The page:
The Oberlin Review

Russian Athletes Should Compete in 2018 Games

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The International Olympic Committee officially announced Tuesday that it would ban Russia from the upcoming 2018 Winter Olympic Games in Pyeongchang, South Korea. This decision was the highly anticipated response to a years-long investigation of a Russian state-sponsored doping program to enhance the performance of Russian athletes at the 2014 Winter Olympics in Sochi, Russia. Come the start of the games in February, there will be no sight of the Russian flag, no sound of the Russian national anthem, and no Team Russia marching together at the opening ceremony. However, there will still be an opportunity for Russian athletes to participate. Any Russian competitor who can prove themselves clean and unaffiliated with the doping scandal will still have the opportunity to participate in the Games, with the conditions of a neutral flag and uniform that reads “Olympic Athlete from Russia.” While the IOC decision may not allow them the proud victory for the entire country that an Olympic accomplishment usually guarantees, clean Russian athletes should still participate in the upcoming Games.

The IOC’s decision elicited widespread support, but many still received it as somewhat of a shock. The IOC is notoriously known for its reluctance to impose severe punishments for incidents and allegations of cheating. But accounts from the 30-page report published by the World Anti-Doping Agency last year that described the convoluted cheating scandal — which included Russian intelligence service members “replacing urine samples tainted by performance-enhancing drugs with clean urine,” and “passing bottles of urine through a hand-size hole in the wall” — made the scheme impossible to leave unpunished if the IOC still intended to uphold a sense of credibility.

General feelings in Russia towards the upcoming Olympic Games are now greatly mixed. Putin himself responded with mild manners, stating in televised remarks Wednesday that “first of all, we need to say straight that to some extent, we are guilty ourselves.” Putin’s response came as a surprise to many, considering his avoidance of the topic over the past year, as well as his claim that the accusations were timed with the upcoming Russian election in order to spoil his chances for re-election.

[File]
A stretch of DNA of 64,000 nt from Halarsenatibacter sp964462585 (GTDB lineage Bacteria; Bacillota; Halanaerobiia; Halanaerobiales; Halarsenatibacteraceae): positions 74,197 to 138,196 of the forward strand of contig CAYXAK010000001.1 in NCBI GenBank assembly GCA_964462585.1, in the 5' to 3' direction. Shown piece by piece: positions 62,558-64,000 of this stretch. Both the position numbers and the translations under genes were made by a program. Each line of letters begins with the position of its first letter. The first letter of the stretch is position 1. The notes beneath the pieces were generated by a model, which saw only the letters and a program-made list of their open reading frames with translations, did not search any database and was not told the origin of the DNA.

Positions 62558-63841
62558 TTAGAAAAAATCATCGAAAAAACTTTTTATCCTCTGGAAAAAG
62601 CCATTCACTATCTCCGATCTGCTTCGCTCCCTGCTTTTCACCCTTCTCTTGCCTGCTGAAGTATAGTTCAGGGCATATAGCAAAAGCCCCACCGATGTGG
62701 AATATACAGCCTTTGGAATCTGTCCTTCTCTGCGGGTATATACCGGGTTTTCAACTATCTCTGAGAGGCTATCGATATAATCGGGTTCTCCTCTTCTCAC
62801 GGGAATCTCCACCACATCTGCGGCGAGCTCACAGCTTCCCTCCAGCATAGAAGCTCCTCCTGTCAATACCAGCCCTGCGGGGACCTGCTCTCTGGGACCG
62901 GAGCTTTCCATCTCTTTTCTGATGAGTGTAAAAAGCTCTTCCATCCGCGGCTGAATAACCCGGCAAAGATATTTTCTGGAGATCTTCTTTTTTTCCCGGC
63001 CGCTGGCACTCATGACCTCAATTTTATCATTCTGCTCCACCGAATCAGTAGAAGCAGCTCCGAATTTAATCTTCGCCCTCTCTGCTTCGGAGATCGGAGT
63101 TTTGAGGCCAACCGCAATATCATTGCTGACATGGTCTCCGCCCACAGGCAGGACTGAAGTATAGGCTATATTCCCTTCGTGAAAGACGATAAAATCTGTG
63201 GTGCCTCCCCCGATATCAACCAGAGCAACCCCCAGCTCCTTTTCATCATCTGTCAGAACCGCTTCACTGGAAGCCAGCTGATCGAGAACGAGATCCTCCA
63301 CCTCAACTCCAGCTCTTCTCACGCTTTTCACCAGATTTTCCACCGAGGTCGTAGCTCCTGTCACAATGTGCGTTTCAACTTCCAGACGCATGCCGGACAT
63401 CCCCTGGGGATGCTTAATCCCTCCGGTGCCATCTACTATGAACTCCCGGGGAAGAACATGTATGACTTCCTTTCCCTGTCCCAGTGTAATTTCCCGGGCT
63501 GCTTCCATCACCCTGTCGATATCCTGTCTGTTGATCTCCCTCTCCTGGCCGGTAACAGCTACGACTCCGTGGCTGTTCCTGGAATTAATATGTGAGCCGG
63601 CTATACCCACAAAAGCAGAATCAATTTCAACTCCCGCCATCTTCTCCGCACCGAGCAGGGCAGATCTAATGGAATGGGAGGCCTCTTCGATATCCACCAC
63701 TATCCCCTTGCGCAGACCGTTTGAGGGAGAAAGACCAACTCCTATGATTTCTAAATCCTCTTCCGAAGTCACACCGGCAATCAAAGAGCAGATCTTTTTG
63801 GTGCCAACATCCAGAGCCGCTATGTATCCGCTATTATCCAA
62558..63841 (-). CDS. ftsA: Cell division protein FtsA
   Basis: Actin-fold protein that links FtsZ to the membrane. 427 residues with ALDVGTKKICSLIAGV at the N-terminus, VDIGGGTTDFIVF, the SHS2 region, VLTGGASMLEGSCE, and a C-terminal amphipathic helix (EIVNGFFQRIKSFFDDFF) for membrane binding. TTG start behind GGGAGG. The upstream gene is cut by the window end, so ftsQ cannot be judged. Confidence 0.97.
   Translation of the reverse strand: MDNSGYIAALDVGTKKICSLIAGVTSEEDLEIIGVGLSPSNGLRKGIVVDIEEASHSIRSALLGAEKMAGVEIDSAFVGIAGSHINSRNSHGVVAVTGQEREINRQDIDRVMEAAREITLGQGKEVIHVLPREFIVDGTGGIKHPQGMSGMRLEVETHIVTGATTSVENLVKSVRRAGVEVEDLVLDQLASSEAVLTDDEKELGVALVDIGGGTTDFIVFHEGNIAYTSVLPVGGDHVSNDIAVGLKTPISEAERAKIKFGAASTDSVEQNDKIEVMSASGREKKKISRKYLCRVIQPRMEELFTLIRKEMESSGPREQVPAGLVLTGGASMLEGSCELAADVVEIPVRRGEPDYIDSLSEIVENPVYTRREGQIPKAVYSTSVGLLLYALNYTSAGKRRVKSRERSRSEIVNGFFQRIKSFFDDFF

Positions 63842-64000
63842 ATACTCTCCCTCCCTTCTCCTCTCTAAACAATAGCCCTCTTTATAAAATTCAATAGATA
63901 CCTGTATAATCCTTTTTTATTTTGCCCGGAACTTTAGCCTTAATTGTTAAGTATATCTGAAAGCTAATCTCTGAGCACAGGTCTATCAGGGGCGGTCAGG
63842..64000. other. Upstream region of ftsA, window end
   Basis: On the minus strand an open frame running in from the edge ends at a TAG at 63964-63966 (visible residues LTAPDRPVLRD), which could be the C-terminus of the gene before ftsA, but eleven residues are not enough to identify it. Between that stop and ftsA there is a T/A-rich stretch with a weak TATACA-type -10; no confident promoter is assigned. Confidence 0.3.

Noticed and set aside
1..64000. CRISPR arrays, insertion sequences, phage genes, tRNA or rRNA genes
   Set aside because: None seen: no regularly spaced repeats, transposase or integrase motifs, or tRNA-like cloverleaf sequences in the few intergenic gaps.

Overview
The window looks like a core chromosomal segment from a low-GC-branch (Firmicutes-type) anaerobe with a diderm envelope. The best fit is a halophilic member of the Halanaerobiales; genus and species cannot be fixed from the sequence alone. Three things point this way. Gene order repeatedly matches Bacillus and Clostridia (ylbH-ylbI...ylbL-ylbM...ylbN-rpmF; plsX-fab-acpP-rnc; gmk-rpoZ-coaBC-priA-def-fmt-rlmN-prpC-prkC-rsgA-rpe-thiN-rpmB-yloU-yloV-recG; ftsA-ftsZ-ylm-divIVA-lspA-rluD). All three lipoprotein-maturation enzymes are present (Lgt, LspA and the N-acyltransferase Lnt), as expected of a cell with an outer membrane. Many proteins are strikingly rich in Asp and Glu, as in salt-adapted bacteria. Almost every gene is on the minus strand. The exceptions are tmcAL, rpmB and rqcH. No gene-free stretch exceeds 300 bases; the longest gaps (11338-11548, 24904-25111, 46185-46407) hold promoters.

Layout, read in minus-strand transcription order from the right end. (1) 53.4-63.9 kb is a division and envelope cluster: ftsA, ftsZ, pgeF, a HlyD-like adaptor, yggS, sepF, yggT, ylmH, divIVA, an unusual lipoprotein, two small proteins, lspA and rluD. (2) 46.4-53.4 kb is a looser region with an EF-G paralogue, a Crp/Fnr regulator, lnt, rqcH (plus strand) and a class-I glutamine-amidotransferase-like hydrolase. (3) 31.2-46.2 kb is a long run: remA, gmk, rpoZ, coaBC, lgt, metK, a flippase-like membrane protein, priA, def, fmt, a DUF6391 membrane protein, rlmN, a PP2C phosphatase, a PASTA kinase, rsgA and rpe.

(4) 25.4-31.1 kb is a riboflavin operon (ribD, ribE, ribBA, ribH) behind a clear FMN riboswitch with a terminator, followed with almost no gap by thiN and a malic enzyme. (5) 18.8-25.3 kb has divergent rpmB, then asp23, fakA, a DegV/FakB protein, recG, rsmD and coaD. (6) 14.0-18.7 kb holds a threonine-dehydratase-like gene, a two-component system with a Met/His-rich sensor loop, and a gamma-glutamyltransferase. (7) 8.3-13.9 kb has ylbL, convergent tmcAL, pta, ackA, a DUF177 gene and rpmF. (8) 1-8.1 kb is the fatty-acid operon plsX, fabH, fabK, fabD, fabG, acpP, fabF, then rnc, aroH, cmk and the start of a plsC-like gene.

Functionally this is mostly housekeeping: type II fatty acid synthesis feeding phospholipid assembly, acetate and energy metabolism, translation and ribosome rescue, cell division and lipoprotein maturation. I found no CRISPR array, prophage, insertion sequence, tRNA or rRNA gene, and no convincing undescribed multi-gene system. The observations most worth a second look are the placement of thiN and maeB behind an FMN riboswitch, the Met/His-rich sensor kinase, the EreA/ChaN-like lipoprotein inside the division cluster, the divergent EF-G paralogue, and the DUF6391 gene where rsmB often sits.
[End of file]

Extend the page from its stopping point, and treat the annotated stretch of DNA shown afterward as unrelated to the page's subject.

Many Russian citizens, however, are responding to the ban with much greater contempt. In a New York Times article, Russian citizens were quoted expressing embarrassment at the notion that nation-less athletes from Russia will “look like refugees” without a country to claim them. Others see the participation of clean athletes as an act of betrayal toward their country. A few even believe the entire doping allegation is a farcical scheme intended to humiliate Russia on an international scale.

“They are always trying to put us down in everything — our way of life, our culture, our history, and now our sport as well,” Russian Foreign Ministry Spokeswoman Maria Zakharova posted on her Facebook page on the day of the decision.

But many former Russian Olympic athletes have come forward to support the participation of the clean contenders in the Pyeongchang games, even if they have to compete as nomads. Yelena Isinbayeva, a championship pole vaulter — who was banned from the 2016 Olympic games due to doping allegations — urged other clean Russian athletes to go, claiming that they would still be recognized as Russian even if they couldn’t sport the flag or sing the anthem. Tatiana Navka, a former championship Russian ice dancer, called the ban a total injustice in an Instagram post but still encouraged clean athletes to decide for themselves whether they want to compete. The clean and promising athletes that the aforementioned refer to include 18-year-old figure skater Evgenia Medvedeva and 30-year-old biathlete Anton Shipulin, both gold medal hopefuls for the Pyeongchang Games who have never tested positive for doping.

While the IOC’s ban on Russian representation at the Olympics was the right decision and could potentially set a standard for increased fairness in the Games, the committee should still encourage clean Russian athletes to participate as individuals. The shameless cheating on the part of the Russian government should not have to impede the Russian athletes who train with honesty and integrity. And hopefully a few of these individual Russian athletes will win, plunging an even deeper thorn in Russia’s side — the country with so much hubris and pride will be unable to claim victory for its own due to one of the most embarrassing international sporting scandals of all time.

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